“I never go to national parks,” a young woman dressed in tight capris and climbing shoes said to her bearded friend. It was one of those overheard conversations at an airport. “They aren’t wild enough for me,” she explained and went on to associate our 58 national parks with bumper-to-bumper traffic, long lines for the bathroom, and goggle-eyed tourists with cameras. Thanks to this unknown woman, I’ve started a blog about my adventures in national parks.

Truth is, I shared some of her fears in 2017, when my family and I numbered among the 4.12 million people who visited Yellowstone National Park in 2017. Yellowstone ranks as the oldest (1872) and one of the most heavily traveled national parks, and I worried about crowds ruining our trip. However, my son, an enthusiastic young scientist, wanted to see those geyers.

To get off the beaten track, I’ve learned, requires research. Through my sister Ann I located Janelle Brown, a journalist, who lives in Idaho and visits Yellowstone as often as once a year. “It is like nowhere else on earth, the geysers, hot pots, wildlife, mountains and scenery continue to amaze, and the great thing is if you get away from the road at all you are in pristine wilderness,” she said. “Of course, you’ll want to have bear spray.” One of the most important pieces of advice Janelle offered for our trip was to stay inside the park boundary. The Grand Loop road in Yellowstone is 142 miles long, so don’t spend an additional hour in the car getting there, she advised. Staying inside the park, Janelle said, will help you capture early morning and evening hour views of wildlife while minimizing crowds.

I started planning in January for the following summer, and this was too late for many of the hotels. However, I found a good selection of campsites in Madison Campground and so decided on car camping. Most elk prefer daybreak, so my son and I rose early on the first day and counted seven by the Firehole River. Although the national park campsites typically offer flat tent sites and clean bathrooms, be careful about tent placement: Yellowstone has a lot of late afternoon rain storms, and because of the rocky ground water has no place to go except in the bottom of a tent. People from all over the world stay in national park campgrounds, though, so visits with the “neighbors” can be a lot of fun. Our favorite sign from the Madison Campground bathrooms:

Bathrooms in Yellowstone all post this delightful sign about tourists getting too close to buffalo.

As a frequent national park visitor, I have learned that if you are willing to walk at least a mile, you can often escape the crowds. Naturally, I asked Janelle about favorite day hikes, and she recommended Mount Washburn, a 6.4 mile hike with a 1,400 foot elevation gain up to the 10,243 foot summit. (“Don’t forget the bear spray!”) The morning in July that my family and started on this hike, it was awash in wildflowers, Indian Paintbrush in a magenta color as well as purple lupine and tall yellow thistles. We met a couple of young women from Clemson University who were studying the habitat of pikas. An indicator species for global warming, Ochotona princeps (a tiny member of the rabbit family) favors high elevations and these cooler habitats are sadly in decline.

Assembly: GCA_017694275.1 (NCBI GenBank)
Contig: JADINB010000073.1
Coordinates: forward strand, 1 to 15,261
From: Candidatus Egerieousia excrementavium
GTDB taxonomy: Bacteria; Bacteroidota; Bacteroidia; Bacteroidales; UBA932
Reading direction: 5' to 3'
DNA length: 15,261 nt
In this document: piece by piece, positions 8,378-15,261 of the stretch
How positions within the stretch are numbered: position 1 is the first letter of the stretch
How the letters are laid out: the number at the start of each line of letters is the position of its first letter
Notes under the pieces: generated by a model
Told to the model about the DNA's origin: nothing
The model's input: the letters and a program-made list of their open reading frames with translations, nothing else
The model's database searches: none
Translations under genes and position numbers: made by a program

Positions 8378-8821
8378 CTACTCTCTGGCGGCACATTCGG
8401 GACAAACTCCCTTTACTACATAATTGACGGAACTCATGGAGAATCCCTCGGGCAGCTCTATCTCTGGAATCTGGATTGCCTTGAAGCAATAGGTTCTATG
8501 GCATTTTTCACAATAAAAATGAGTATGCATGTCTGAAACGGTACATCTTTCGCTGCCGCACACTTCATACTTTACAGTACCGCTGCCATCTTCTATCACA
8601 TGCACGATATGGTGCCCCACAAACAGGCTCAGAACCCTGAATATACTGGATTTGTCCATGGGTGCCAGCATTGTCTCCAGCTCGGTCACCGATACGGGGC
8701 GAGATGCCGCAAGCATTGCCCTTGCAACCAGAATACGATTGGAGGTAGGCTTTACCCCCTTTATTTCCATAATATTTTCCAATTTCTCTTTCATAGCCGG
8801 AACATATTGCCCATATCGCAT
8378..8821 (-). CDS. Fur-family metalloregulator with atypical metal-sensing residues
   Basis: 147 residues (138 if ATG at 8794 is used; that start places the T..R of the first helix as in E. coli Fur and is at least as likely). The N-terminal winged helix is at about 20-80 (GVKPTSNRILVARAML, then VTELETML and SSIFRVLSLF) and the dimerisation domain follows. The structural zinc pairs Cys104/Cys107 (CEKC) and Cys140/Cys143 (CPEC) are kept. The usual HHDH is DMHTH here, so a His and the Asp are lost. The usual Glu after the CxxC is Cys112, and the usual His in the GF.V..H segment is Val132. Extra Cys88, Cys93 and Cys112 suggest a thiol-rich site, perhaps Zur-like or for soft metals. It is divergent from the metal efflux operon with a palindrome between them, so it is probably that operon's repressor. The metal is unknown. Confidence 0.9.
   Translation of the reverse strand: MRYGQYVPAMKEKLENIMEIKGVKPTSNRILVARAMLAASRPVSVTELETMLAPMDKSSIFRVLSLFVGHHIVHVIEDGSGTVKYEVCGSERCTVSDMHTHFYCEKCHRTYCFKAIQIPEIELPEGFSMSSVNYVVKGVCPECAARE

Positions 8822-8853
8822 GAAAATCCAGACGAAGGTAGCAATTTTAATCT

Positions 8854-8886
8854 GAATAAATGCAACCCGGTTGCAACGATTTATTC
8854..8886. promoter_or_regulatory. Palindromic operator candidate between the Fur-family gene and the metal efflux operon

We met only a few parties on that lovely morning hike, (the trail became more crowded in the afternoon), and at the top we saw 14 big horn sheep. These “charismatic megafauna,” as one of my park service friends calls them, were a thrill to see so close. They posed for photographs but snorted loudly if a hiker invaded their personal space. With steep cliff drop-offs in every direction, I respected their boundaries. On a clear day, a map in the fire tower at the top oriented visitors to the entire park in a panoramic view.


Young big horned sheep near the top of Mount Washburn.

In general, I do not enjoy the “most visited site” at any national park. I advise friends to skip Cades Cove in the Great Smoky Mountains National Park or the Tunnel View in Yosemite. However, my son wanted to see the famous Lamar Valley, and the Visitor Center at Mammoth Springs (on our way there) has a bookstore not to be missed. The knowledgeable rangers verified that we had seen a sandhill crane on our drive. They also offered suggestions for the best viewing times of Lamar Valley and where to see an osprey nest on the way. The bookstore included Native American history, which was woefully inadequate in park interpretation. The most important thing we got, however, turned out to be a small book published by Montana State University, called Living Colors: Microbes of Yellowstone National Park (Montana State University, 2013). I bought it as a guidebook for my science buff, but it ended up changing all of our experiences.